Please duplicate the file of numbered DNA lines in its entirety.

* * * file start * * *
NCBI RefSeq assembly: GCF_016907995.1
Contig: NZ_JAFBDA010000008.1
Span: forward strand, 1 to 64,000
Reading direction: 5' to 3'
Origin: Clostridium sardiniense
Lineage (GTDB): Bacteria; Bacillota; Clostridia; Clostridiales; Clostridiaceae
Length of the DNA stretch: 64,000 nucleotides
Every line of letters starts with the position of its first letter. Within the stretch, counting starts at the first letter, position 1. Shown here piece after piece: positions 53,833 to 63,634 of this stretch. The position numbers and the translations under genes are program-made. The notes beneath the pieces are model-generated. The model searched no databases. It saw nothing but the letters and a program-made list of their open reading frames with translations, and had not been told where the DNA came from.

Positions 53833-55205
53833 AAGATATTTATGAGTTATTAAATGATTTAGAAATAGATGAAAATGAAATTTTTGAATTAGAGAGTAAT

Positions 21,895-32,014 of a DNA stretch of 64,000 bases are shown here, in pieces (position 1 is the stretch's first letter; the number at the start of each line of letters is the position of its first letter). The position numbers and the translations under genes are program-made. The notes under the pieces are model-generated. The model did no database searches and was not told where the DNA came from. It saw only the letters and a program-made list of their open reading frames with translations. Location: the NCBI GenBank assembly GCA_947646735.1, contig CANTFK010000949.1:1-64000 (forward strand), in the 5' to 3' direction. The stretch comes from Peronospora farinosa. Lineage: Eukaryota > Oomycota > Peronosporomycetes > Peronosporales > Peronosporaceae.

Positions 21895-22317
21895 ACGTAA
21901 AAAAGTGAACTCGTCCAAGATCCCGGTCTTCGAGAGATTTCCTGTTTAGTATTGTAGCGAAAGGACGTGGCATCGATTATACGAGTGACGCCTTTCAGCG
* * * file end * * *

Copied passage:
NCBI RefSeq assembly: GCF_016907995.1
Contig: NZ_JAFBDA010000008.1
Span: forward strand, 1 to 64,000
Reading direction: 5' to 3'
Origin: Clostridium sardiniense
Lineage (GTDB): Bacteria; Bacillota; Clostridia; Clostridiales; Clostridiaceae
Length of the DNA stretch: 64,000 nucleotides
Every line of letters starts with the position of its first letter. Within the stretch, counting starts at the first letter, position 1. Shown here piece after piece: positions 53,833 to 63,634 of this stretch. The position numbers and the translations under genes are program-made. The notes beneath the pieces are model-generated. The model searched no databases. It saw nothing but the letters and a program-made list of their open reading frames with translations, and had not been told where the DNA came from.

Positions 53833-55205
53833 AAGATATTTATGAGTTATTAAATGATTTAGAAATAGATGAAAATGAAATTTTTGAATTAGAGAGTAAT

Positions 21,895-32,014 of a DNA stretch of 64,000 bases are shown here, in pieces (position 1 is the stretch's first letter; the number at the start of each line of letters is the position of its first letter). The position numbers and the translations under genes are program-made. The notes under the pieces are model-generated. The model did no database searches and was not told where the DNA came from. It saw only the letters and a program-made list of their open reading frames with translations. Location: the NCBI GenBank assembly GCA_947646735.1, contig CANTFK010000949.1:1-64000 (forward strand), in the 5' to 3' direction. The stretch comes from Peronospora farinosa. Lineage: Eukaryota > Oomycota > Peronosporomycetes > Peronosporales > Peronosporaceae.

Positions 21895-22317
21895 ACGTAA
21901 AAAAGTGAACTCGTCCAAGATCCCGGTCTTCGAGAGATTTCCTGTTTAGTATTGTAGCGAAAGGACGTGGCATCGATTATACGAGTGACGCCTTTCAGCG